Adam Gaffin

Adam Gaffin is the creator and editor of Boston Online, an award-winning Web site dedicated to everything Boston.

  • Everybody's Guide to the Internet

    Everybody's Guide to the Internet

    Adam Gaffin

    If you have access to a personal computer and want to explore the Internet, Everybody's Guide is the place to begin.

    Foreword by Mitchell Kapor. If you have access to a personal computer and want to explore the Internet, Everybody's Guide is the place to begin. Everybody's Guide is designed to make you comfortable in the virtual world of the Internet with its insider language and peculiar local culture. Accessible, friendly, and authoritative, it offers a clear, bare-bones introduction to the Internet, with just enough technical information to get you online. Additional help is offered at the end of each chapter in the form of a section on what to do "when things go wrong," and another section, called "FYI," tells you where to look for further information. Everybody's Guide covers everything you need to know about the rich and complex Internet environment: e-mail (including advanced e-mail); the "global watering hole" called Usenet and its essential newsgroups; mailing lists and bitnet; bulletin board systems; downloading files via ftp; information utilities such as telnet, gopher, archie, veronica, WAIS, and the World-Wide Web; information services such as library catalogs, weather reports, and traveling advisories; news services; IRC and MUDs; and the network in the classroom. The Internet is growing and changing so quickly that to help keep users up to date, Everybody's Update to the Internet is posted monthly and is available for free online over the Internet. Everybody's Guide was originally "published" electronically as The Big Dummy's Guide to the Internet. It is sponsored by the Electronic Frontier Foundation, a nonprofit organization founded by Mitchell Kapor and John Perry Barlow that works to protect civil liberties in emerging technologies.

    • Paperback $30.00


  • Science Not Silence

    Science Not Silence

    Voices from the March for Science Movement

    Stephanie Fine Sasse and Lucky Tran

    Signs, artwork, stories, and photographs from the March for Science Movement and community.

    In January 2017, an idea on social media launched the global March for Science movement. In a few short months, more than 600 cities, 250 partners, and countless volunteers banded together to organize a historical event that drew people of all backgrounds, interests, and political leanings. On April 22, 2017, more than one million marchers worldwide took to the streets to stand up for the importance of science in society and their own lives—and each of them has a story to tell. Through signs, artwork, stories, and photographs, Science Not Silence shares some of the voices from the March for Science movement. From Antarctica to the North Pole, from under the sea to the tops of mountains, whether alone or alongside thousands, people marched for science. A citizen scientist with advanced ALS spent countless hours creating an avatar using technology that tracks his eye movements so that he could give a speech. Couples carrying babies born using in vitro fertilization dressed them in shirts that said “Made By Science.” The former U.S. Chief Data Scientist spoke about what really makes America great. Activists championed the ways science should serve marginalized communities. Artists created stunning signs, patients marched with the doctors who saved them, and scientists marched with the community that supports them. Every story is a call to action.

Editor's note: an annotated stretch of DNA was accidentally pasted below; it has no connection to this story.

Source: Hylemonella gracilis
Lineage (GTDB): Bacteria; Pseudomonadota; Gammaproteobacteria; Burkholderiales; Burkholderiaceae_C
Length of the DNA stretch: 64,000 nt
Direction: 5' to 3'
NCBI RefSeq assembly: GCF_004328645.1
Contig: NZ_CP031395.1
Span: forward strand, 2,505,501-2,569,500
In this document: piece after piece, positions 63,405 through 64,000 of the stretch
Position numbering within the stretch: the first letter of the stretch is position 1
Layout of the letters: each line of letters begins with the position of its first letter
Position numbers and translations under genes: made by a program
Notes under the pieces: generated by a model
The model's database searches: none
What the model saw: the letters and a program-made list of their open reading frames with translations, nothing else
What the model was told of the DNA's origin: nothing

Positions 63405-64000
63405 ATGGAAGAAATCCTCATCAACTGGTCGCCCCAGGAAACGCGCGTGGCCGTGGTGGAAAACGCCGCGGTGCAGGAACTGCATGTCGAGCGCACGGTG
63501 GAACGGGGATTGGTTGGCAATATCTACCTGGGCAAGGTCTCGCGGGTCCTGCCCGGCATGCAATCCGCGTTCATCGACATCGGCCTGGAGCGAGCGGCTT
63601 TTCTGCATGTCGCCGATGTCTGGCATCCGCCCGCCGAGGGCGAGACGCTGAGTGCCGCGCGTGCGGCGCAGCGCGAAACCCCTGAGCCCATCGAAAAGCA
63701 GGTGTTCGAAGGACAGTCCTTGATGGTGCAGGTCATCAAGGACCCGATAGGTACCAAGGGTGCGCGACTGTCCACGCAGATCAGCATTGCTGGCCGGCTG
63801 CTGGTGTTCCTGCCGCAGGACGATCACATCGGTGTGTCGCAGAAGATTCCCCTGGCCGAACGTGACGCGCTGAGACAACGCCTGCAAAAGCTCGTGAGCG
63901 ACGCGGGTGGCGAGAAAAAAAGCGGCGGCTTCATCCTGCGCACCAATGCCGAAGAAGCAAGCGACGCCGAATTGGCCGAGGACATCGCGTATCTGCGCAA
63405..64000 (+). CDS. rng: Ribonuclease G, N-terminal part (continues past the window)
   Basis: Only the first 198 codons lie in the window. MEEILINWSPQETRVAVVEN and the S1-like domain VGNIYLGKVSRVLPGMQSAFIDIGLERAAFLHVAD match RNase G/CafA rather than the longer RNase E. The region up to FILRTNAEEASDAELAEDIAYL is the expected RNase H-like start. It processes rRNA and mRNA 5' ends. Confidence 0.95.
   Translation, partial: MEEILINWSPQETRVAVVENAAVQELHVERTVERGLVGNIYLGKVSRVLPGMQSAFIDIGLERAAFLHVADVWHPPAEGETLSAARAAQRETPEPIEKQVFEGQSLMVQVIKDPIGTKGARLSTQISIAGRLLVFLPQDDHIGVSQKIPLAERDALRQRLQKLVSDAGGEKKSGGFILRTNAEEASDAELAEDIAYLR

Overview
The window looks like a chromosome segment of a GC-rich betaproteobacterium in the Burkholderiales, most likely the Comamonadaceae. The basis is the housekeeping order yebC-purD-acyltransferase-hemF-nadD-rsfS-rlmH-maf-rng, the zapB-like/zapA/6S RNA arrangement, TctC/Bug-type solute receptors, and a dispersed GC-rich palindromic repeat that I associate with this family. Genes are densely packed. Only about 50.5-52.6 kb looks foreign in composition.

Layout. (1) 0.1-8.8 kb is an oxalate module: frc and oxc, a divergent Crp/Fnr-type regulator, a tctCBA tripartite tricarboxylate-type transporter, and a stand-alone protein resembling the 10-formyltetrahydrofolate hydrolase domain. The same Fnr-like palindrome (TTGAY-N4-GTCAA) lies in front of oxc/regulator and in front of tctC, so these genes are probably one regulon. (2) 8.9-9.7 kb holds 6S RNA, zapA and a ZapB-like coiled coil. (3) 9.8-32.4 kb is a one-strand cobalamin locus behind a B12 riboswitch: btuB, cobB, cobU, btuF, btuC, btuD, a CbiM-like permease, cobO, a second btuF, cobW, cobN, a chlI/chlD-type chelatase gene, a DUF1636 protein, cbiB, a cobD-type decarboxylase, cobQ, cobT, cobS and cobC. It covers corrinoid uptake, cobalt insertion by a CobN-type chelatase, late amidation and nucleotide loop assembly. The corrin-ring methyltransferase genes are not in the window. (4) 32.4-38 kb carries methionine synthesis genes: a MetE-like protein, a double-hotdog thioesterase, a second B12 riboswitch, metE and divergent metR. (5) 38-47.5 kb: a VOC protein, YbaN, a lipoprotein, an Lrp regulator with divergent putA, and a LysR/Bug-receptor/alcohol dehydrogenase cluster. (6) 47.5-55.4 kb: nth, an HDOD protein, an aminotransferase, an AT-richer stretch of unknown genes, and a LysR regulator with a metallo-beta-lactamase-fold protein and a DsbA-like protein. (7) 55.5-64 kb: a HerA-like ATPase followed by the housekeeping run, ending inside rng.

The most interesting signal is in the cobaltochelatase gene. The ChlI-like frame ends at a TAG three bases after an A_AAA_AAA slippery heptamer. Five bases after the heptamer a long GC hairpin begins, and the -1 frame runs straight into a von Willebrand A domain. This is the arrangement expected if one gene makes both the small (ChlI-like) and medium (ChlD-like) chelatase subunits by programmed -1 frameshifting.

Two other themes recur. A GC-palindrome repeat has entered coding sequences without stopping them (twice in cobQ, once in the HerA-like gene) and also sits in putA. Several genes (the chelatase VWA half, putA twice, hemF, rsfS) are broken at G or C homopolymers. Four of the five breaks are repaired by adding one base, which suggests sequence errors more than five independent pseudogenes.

The march was just the beginning. Now the real work begins. Science Not Silence celebrates the success of the movement, amplifies the passion and creativity of its supporters, and reminds everyone how important it is to keep marching.

    • Paperback $9.95